2,829 Civilians, Including 699 Children, Have Been Killed by Mines in Syria Since 2011
Paris- The Syrian Network for Human Rights (SNHR) reveals in its latest report, issued to mark the International Day for Mine Awareness, that Syria is among the world’s worst countries for the number of mines planted in unknown locations, noting that 2,829 civilians, including 699 children, have been killed by mines in Syria since 2011 to date.
The seven-page report explains that April 4 marks the annual International Day for Mine Awareness and Assistance in Mine Action, with this date in 2022 coming just after Syrians commemorated the milestone of 11 years since the start of the popular uprising in Syria which subsequently turned into an internal armed conflict, adding that the different parties to the conflict have used mines extensively, which has caused hundreds of deaths and injuries. The report explains that the Syrian regime, in particular, possesses tens of thousands of mines, noting that the ease and low cost of manufacturing mines have also enabled other parties to the conflict to use them extensively, with all parties showing absolute indifference to disclosing their locations or clearing them, and stressing that this means that their lethal danger has been extended for many decades and threatens the lives and movement of Syrian citizens, particularly children.
The report defines anti-personnel and anti-vehicle landmines as weapons designed to be placed under or above the ground, then to explode because of the proximity or contact of a person or vehicle, adding that this weapon, which is prohibited under international law, is arbitrary and indiscriminate. The report further notes that one of the most prominent difficulties and special challenges facing SNHR and preventing it from assigning responsibility for the killings caused by landmines to a specific party involved in the conflict, is that most of the parties to the conflict use this type of weapon, in addition to the multiple changes of control by parties to the conflict and forces over the areas where minefields exist. None of the parties to the conflict and the controlling forces in Syria have revealed maps of the locations where they planted landmines. As the report further notes, SNHR believes there are dozens of minefields that have yet to be discovered.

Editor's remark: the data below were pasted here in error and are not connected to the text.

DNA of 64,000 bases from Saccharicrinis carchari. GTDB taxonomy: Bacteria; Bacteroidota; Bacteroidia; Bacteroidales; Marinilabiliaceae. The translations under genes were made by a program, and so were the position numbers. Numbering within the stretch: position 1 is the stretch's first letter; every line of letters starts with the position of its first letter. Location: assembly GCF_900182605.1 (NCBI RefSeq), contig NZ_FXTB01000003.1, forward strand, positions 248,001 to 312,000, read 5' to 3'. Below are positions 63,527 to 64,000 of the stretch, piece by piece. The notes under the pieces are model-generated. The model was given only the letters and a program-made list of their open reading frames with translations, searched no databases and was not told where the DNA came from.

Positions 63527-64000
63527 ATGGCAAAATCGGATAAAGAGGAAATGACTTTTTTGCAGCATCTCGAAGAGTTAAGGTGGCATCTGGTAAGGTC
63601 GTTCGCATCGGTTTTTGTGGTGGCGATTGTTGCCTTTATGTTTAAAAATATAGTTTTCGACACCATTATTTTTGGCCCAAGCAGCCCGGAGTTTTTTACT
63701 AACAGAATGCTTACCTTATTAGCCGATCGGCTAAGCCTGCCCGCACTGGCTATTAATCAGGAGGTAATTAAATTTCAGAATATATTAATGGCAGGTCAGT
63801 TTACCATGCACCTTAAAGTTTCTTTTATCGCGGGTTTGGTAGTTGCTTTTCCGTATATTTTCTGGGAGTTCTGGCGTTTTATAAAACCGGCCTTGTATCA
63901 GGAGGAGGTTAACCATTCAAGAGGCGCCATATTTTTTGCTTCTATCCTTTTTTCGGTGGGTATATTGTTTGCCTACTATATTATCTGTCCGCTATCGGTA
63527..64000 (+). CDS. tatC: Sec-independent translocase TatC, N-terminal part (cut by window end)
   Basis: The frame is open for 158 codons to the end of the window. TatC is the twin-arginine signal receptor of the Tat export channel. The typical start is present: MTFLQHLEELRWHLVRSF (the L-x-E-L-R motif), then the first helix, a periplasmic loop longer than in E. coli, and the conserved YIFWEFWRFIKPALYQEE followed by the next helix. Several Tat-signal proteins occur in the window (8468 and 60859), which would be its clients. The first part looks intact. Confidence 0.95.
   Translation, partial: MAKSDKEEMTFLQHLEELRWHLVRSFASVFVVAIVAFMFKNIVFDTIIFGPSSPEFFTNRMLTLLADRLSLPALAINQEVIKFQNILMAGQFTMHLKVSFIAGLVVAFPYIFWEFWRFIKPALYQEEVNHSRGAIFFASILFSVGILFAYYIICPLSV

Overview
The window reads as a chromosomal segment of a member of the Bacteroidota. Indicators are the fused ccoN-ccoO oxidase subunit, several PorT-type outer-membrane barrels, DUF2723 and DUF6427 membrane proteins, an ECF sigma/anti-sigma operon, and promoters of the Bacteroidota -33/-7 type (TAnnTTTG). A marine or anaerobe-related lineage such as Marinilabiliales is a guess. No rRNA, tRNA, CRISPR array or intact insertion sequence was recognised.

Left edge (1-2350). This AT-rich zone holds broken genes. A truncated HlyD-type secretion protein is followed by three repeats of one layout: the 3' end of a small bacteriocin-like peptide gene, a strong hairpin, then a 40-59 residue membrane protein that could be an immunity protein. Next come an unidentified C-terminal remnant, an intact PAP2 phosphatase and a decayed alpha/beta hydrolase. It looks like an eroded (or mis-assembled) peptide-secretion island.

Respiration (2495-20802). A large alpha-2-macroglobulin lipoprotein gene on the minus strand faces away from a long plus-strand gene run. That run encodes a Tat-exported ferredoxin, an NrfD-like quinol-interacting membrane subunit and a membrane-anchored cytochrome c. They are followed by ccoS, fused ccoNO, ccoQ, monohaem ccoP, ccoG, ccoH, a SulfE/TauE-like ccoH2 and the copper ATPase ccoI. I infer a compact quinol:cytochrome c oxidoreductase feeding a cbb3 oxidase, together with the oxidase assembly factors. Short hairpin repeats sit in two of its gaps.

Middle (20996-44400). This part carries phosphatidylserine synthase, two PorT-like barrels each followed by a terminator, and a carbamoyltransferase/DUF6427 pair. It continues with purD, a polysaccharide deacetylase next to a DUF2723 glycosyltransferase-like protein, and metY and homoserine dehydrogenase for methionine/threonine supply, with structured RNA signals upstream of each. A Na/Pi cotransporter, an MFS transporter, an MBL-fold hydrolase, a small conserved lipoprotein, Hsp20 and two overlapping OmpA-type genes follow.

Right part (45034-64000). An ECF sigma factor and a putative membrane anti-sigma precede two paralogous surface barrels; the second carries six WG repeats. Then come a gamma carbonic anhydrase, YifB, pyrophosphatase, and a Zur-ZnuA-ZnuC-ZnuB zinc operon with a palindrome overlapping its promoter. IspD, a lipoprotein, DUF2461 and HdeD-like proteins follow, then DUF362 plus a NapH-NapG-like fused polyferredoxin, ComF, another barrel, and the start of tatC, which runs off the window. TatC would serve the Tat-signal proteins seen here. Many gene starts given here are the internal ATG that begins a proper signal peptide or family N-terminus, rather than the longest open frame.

Between March 2011 to April 4, 2022, the report reveals, SNHR documented the deaths of at least 2,829 civilians, including 699 children, 294 women (adult female), eight medical personnel, six Civil Defense personnel, and nine media personnel, due to hundreds of mine explosion incidents in various Syrian governorates. Analysis of SNHR’s data showed that nearly half of landmine victims were killed in Aleppo and Raqqa governorates, with the death toll from landmine explosions in both governorates comprising approximately 49% of the total death toll, followed by Deir Ez-Zour governorate with approximately 17% of the total. The report provides charts for the distribution of the death toll due to mines by years since March 2011, noting that the cumulative indicator shows that nearly one-third of the death toll was documented in 2017, which saw the highest death toll compared to the other years.
The report stresses that the massive death toll of victims killed by mines in Syria further confirms the need for the world to be free from these heinous weapons. The report also notes that despite SNHR’s documentation of continuous horrific deaths and injuries due to the use of landmines and our repeated heartfelt appeals for all sides to end their use, along with urgent requests for the essential intervention of international teams to help expose the locations where landmines are deployed and to put pressure on the controlling forces in Syria to determine their locations of deployment in order to reduce the number of casualties among civilians resulting from them, these abysmal weapons continue to be used.
The report recommends increasing the support for organizations working in clearing landmines, especially the Syrian Civil Defense (White Helmets), and achieving measurable progress in the quality of life for victims of mines and cluster munitions.
The report calls on the Security Council and the international community to increase logistical assistance to local organizations and local police working in the field of detecting and dismantling mines, to begin to compensate victims and their families, and to focus on provision of the psychological treatment process for survivors, as well as making other additional recommendations.